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IPOs suspended for new pricing rule
By Sun Min (China Daily)
Updated: 2004-09-01 00:00

China will temporarily suspend initial public offerings until it formulates new rules to price IPOs.

The China Securities Regulatory Commission released a draft of the new IPO pricing regulation on its website late on Monday, introducing more market-driven practices and transparency in the flotation process.

It said that to ensure fairness, no additional IPOs would be allowed before the new regulation was formally enacted. But that would not affect additional share issues.

At the moment, the document is still in the consultation period. It is estimated that it might take at least several weeks to enact the regulation after necessary amendments.

The news triggered a rally of the bourses Tuesday. The Shanghai composite index rose 1.72 per cent to close at 1,342.06, reversing its downward track over past sessions.

The temporary suspension of IPOs does have a generally enhancing effect on the market, since it relieves pressure on market expansion in the near term, said Dong Chen, a China Securities Co analyst.

But it is only a short-term impact, with new share issues resuming once the IPO rule is finalized and a number of enterprises still lined up to become listed.

So in the long run, the reforms of the IPO pricing system itself is more meaningful to investors, Dong said.

According to the draft, companies launching IPOs will have to make inquiries regarding share prices among institutional investors like fund managers, qualified foreign institutional investors and securities firms.

Stock issuers and sponsors should also provide relevant reports on the evaluation of the prices to these institutions.

The final IPO price ranges will be decided on the basis of the inquiries.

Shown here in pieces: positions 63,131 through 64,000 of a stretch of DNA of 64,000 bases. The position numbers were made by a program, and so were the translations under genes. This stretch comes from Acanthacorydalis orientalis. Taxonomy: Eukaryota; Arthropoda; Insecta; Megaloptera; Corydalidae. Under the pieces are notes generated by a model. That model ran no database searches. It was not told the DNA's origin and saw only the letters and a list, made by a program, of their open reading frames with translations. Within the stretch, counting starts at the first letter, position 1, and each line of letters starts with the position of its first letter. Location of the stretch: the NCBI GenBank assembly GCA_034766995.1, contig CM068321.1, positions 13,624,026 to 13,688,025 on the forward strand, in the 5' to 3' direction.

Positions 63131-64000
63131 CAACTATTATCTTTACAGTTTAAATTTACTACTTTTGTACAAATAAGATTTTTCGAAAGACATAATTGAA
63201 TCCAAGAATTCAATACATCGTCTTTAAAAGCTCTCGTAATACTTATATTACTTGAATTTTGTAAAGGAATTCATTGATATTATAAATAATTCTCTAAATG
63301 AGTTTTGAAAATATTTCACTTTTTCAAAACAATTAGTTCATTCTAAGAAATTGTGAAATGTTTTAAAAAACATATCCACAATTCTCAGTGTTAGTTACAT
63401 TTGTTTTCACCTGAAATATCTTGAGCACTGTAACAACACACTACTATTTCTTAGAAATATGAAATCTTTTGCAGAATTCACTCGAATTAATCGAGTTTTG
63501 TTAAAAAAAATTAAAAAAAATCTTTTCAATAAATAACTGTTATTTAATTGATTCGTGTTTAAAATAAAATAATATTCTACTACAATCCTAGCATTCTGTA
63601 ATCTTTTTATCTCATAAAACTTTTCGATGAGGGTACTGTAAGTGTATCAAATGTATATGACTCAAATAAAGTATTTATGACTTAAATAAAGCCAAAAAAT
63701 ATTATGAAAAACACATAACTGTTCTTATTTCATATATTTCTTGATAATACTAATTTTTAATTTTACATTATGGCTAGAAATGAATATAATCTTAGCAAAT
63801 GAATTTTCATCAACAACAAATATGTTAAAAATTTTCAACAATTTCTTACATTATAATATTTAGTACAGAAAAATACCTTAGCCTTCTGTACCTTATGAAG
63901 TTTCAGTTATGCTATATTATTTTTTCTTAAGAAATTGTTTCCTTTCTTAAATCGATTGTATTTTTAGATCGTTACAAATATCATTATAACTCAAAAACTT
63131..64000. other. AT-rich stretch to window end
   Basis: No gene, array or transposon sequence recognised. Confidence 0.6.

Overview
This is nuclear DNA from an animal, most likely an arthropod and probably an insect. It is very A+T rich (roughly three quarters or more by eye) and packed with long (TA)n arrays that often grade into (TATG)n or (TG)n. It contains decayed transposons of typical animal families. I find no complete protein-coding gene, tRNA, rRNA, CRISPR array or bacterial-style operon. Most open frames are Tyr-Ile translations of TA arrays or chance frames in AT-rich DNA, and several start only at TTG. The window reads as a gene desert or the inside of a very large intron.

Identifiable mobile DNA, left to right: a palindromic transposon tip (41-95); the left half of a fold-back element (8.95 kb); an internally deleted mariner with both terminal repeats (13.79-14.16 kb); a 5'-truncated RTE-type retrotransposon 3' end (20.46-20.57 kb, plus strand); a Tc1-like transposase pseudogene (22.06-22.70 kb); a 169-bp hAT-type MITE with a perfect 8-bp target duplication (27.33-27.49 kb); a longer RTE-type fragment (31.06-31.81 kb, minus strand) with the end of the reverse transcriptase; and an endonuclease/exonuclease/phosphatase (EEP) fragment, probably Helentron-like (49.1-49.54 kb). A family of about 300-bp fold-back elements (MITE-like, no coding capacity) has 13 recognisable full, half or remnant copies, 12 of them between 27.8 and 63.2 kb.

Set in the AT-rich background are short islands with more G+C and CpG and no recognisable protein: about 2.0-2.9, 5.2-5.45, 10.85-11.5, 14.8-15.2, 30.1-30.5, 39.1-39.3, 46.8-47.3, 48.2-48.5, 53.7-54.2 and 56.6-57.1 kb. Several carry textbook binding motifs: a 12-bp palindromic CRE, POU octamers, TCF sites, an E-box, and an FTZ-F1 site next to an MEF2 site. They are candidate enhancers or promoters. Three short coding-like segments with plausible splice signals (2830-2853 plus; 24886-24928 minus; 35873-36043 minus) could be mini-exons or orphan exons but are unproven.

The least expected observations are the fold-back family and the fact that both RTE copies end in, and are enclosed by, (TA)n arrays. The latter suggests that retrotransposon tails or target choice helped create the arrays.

In the past, such price inquiries were not required. And often times new share issues were over-priced, while secondary market investors did not have much influence to change prices.

But with such new arrangements, which is introduced from overseas markets, institutional investors will have more say in the pricing process and IPO prices will be more reasonable and more favourable to investors, Dong explained.

The new rule will also amend the traditional way of calculating earnings per share and is expected to present more factual figures to investors.

These changes will exert more pressure on the listing companies and sponsors, and will provide better protection to investors' interests, and make IPO prices better reflect the real value of the listing firms and market demand, a commission spokesman said.

"Some companies are apt to take the stock market as an automatic teller machine and that is unfair to investors," said Dong.

But in the future, it will be harder for them to do so. And the pricing system will give investors more power on whether to accept an IPO or not, which will block out the bad ones from the very start.

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